Because I’m a writer and have something of a reputation for being a stickler for grammar, people feel like they have to walk on eggshells around me, that I’m constantly judging their grammar and/or spelling. I get dragged into a lot of arguments about Oxford commas and multiple exclamation marks. People tell me, shame-faced, that they still have problems with their/they’re/there and not to be too hard on them. But I honestly believe there are very few instances when it’s appropriate to correct someone’s spelling or grammar:
1. It’s a child. Children are, by definition, born not knowing how to do much more than breathe and throw up. Through time, teaching and osmosis, they learn all sorts of other nifty tricks. The only way to help them develop some of those more complex skills, like grammar and spelling, is to correct their errors. Preferably this is your own child–or a friend’s or someone related to you–and not a random street urchin, but kindly correcting children is preserving the English language.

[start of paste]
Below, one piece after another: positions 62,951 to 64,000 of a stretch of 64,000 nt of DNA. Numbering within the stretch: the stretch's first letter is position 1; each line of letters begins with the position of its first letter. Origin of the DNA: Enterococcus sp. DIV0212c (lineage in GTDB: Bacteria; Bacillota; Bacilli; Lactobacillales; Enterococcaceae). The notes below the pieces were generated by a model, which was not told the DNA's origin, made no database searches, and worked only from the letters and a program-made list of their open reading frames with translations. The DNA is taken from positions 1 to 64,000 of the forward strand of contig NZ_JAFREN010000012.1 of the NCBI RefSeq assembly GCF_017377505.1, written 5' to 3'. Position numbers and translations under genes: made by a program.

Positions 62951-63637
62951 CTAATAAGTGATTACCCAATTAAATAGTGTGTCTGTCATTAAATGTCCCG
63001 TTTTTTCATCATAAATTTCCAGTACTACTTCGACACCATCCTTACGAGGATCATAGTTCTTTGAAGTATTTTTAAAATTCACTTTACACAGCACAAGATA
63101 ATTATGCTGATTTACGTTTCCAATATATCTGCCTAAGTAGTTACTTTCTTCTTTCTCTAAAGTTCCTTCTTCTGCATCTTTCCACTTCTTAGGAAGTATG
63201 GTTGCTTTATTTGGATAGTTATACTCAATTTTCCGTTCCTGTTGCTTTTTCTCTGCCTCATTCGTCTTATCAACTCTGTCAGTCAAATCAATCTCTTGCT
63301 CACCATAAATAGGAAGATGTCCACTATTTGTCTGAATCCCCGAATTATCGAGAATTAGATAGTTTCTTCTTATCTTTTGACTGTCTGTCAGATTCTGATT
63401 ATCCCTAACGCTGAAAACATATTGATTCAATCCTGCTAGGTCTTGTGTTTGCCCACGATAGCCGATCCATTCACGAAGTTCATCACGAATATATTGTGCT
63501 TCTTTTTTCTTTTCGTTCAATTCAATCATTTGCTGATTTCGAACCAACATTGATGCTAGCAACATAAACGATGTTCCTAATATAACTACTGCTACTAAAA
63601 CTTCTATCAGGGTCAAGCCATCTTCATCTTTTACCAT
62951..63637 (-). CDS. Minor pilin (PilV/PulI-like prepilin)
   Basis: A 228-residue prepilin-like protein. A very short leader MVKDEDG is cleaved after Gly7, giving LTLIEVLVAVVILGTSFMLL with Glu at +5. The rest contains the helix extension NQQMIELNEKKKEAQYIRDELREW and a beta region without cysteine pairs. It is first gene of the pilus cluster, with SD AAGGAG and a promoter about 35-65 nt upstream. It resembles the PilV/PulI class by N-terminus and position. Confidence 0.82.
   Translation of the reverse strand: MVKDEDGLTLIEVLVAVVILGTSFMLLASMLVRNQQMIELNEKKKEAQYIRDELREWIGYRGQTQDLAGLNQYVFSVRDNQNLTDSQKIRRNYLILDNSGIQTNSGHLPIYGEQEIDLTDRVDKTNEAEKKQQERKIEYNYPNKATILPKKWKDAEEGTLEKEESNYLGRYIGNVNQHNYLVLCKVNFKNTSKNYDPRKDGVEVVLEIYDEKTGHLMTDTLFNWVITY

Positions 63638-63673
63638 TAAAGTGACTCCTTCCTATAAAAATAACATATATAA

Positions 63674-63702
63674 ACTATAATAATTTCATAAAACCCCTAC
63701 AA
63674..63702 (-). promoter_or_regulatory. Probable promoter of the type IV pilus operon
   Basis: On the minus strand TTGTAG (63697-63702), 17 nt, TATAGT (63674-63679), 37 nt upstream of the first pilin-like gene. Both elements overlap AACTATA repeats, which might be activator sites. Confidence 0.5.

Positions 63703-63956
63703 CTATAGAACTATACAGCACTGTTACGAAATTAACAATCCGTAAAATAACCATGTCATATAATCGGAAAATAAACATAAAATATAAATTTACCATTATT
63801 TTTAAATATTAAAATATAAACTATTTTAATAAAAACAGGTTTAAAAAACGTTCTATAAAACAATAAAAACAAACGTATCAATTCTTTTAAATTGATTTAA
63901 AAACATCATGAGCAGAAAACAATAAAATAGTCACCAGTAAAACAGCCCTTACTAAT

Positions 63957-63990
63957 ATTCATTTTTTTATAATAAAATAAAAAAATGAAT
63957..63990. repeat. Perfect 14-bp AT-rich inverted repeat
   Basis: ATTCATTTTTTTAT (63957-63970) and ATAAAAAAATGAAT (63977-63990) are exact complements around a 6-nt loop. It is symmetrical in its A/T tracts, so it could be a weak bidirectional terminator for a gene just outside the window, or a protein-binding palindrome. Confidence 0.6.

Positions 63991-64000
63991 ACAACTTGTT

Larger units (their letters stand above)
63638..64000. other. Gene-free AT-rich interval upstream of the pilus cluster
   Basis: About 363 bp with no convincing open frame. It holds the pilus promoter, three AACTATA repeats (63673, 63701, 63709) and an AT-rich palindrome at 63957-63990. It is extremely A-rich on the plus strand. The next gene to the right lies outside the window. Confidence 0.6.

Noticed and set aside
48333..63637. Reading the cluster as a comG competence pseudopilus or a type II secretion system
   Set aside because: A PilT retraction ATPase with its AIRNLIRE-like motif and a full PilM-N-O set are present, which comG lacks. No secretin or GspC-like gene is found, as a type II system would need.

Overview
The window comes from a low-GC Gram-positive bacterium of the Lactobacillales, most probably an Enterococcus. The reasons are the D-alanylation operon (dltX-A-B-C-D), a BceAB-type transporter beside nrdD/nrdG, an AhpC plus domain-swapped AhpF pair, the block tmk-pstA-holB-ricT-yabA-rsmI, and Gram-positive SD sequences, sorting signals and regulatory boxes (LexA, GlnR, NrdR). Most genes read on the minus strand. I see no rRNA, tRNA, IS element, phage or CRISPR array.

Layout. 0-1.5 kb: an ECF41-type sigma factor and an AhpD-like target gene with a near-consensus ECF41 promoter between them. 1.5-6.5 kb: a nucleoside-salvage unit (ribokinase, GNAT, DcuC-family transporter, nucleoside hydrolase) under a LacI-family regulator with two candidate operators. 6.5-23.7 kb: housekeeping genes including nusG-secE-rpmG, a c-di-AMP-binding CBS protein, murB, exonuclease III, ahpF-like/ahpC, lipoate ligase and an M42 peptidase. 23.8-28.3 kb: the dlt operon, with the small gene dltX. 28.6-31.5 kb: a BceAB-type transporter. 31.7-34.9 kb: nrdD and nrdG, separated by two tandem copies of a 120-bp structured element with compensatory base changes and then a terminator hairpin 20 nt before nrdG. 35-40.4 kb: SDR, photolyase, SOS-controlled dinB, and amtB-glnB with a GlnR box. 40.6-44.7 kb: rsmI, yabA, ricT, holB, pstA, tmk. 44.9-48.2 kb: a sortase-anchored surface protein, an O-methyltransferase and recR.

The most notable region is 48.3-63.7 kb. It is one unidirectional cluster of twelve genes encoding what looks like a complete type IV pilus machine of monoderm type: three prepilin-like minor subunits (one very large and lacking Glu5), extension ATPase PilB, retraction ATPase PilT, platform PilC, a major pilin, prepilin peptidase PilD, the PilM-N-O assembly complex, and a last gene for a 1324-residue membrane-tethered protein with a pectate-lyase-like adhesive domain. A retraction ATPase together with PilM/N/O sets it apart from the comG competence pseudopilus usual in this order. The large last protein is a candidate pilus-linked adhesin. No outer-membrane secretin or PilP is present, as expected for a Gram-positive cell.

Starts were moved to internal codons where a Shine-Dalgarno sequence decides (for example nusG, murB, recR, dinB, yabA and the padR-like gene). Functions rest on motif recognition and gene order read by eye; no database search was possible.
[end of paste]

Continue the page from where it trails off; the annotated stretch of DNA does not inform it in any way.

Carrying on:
2. You’re being paid to do it. At Roundpeg, it’s part of my job to edit every blog post written by the team. I also do a great deal of editing for clients, either as a stand-alone project or as part of a larger engagement. In those cases, I am duty-bound to correct any errors I see. Usually I do this without commentary, simply changing the issue with changes tracked. Sometimes people will argue with me about whether this or that is correct (see: dangling prepositions). I give them my reasoning and usually they side with me. As long as it’s a gray area and not a black-and-white issue, I’ll do what they want.
3. It’s a friend and it’s done privately. Even the best editor and writer in the world is going to have occasional brain farts, typos or mistakes. If I see a friend’s blog post where they mixed up two homophones, I’ll shoot them a DM or a text and let them know. Usually, they’re grateful, and I appreciate when they do the same for me.
I can’t think of an instance when it’s okay to publicly call out someone on a typo or grammar mistake in a blog post. Are typos good things? Of course not. We should strive to get rid of them as much as humanly possible. If you spot a lot of them, it’s your right as a consumer (or business owner!) to not do business with that company. But by calling them out publicly, all you’re doing is feeding your own sense of superiority over someone else’s mistake.
What do you think? Is public grammar shaming okay?